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Given the rock-bottom interest rates, companies have jumped at the opportunity to issue new debt, especially in the U.S., where Wal-Mart Stores Inc. just issued $5-billion (U.S.) and tied a record for the lowest yield on three-and-five-year unsecured corporate bonds.

Despite the chance to refinance by issuing debt to repurchase shares, there hasn't been an abundance of buybacks. In a research note this morning, UBS analyst Vishal Shreedhar says that makes sense for some companies because they simply don't have the balance sheet room to take on more debt. In Canada, however, he says consumer stocks are particularly well-positioned to do so.

Most importantly, because their earnings are typically the least volatile, consumer stocks can maintain stable debt payments.

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"When a balance sheet is strong, the cost of financing is low, and valuation is good, we think it is difficult for a company to defend preserving capital on its balance sheet," Mr. Shreedhar said. However, he does note that should the economy waver, companies will be inclined to preserve capital once again.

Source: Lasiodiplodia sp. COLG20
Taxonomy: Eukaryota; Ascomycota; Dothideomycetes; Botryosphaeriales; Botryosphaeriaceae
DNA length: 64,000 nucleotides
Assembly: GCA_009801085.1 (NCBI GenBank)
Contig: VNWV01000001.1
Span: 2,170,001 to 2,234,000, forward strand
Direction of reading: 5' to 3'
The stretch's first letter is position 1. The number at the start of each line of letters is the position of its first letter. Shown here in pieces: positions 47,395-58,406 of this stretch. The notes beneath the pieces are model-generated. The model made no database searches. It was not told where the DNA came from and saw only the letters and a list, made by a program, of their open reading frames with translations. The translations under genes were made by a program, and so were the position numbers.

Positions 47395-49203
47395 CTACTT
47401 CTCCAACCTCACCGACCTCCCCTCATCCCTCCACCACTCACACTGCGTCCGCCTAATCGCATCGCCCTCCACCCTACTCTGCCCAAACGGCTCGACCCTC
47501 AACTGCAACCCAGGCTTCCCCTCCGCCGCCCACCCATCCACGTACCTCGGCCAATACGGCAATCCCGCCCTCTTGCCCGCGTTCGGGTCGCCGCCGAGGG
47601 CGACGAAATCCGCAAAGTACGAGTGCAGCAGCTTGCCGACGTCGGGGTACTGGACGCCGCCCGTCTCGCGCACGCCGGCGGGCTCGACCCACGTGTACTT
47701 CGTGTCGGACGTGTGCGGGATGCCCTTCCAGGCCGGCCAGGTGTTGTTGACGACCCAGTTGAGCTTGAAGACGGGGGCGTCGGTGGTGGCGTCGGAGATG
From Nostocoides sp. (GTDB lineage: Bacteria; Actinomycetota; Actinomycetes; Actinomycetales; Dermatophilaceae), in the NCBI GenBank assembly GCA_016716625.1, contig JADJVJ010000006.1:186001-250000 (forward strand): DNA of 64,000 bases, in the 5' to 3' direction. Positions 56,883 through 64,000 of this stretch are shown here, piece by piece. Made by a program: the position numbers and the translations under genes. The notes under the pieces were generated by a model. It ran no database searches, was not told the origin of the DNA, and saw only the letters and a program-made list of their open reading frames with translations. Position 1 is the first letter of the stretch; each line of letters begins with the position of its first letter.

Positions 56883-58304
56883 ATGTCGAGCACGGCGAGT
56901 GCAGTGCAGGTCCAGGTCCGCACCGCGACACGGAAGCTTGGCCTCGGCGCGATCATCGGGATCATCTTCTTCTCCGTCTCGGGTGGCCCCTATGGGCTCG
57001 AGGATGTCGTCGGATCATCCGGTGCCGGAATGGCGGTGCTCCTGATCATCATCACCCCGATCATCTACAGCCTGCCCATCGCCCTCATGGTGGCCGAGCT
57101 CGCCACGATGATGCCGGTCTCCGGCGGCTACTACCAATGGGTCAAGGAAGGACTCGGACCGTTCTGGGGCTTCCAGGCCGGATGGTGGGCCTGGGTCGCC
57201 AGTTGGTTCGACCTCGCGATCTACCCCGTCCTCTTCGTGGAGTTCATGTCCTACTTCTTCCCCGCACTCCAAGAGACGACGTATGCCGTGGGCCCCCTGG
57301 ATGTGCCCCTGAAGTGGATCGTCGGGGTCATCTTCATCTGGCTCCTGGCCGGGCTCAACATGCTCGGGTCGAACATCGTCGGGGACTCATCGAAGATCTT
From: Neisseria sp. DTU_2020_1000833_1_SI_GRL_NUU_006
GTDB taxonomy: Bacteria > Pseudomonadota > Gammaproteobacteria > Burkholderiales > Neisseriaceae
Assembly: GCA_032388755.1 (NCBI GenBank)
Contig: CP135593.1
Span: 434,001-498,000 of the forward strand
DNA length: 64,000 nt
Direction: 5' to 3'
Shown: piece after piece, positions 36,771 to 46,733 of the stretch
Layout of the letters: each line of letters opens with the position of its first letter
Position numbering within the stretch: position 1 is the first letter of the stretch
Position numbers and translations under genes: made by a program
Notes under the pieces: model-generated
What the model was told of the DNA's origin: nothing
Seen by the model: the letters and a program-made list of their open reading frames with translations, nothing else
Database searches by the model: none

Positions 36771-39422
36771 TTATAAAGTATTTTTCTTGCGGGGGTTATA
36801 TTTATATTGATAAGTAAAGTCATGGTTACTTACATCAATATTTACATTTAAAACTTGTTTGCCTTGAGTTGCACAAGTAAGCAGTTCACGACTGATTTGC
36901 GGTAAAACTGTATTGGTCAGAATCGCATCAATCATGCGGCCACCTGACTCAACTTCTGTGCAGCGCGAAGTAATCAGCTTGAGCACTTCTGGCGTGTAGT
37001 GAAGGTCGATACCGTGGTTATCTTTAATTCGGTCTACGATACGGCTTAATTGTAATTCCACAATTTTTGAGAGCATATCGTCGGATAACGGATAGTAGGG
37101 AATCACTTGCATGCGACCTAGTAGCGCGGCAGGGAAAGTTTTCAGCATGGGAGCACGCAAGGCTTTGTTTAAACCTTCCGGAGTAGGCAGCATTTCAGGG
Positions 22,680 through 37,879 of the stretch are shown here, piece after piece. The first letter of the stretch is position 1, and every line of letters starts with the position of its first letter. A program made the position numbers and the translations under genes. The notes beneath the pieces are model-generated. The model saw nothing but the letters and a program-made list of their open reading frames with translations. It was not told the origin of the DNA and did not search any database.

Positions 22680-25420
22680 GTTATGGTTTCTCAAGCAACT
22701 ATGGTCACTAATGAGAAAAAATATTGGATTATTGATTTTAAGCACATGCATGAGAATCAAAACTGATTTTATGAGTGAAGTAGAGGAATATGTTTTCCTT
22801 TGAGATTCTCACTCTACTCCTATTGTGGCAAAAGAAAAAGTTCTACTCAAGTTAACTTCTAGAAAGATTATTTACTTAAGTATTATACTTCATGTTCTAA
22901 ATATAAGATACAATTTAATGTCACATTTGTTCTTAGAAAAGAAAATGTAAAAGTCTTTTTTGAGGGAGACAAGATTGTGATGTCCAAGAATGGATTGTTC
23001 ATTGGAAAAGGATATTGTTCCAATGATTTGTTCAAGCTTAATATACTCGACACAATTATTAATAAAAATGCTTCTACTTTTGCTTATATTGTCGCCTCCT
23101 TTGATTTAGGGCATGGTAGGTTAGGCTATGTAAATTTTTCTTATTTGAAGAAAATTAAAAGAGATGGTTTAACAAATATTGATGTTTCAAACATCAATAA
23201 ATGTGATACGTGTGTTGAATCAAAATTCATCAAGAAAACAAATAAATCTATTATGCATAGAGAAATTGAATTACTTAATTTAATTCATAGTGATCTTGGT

Moreover, UBS did some research and found that net debt to both assets and equity is very low relative to levels seen over the past few decades. Excluding financials, current Canadian corporate net debt to assets sits at 22 per cent; 10 years ago that ratio hovered around 50 per cent. The levels are even lower for consumer stocks, which currently have a net debt to assets ratio of 15 per cent.

Examples of the names studied include Forzani Group Ltd. , Alimentation Couche-Tard Inc. and Metro Inc.

Of all the names UBS looked at, Jean Coutu came out with the highest benefits from buying back shares. Although the company already has a 5 per cent buyback in place, UBS suggests the company could benefit from extending that to an even higher level. According to their calculations, Jean Coutu could gain 8.8 per cent earnings per share accretion, even if Quebec drug reform is put into place.

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About the Author
Reporter and Streetwise columnist

Tim Kiladze is a business reporter with The Globe and Mail. Before crossing over to journalism, he worked in equity capital markets at National Bank Financial and in fixed-income sales and trading at RBC Dominion Securities. Tim graduated from Columbia University's Graduate School of Journalism and also earned a Bachelor in Commerce in finance from McGill University. More

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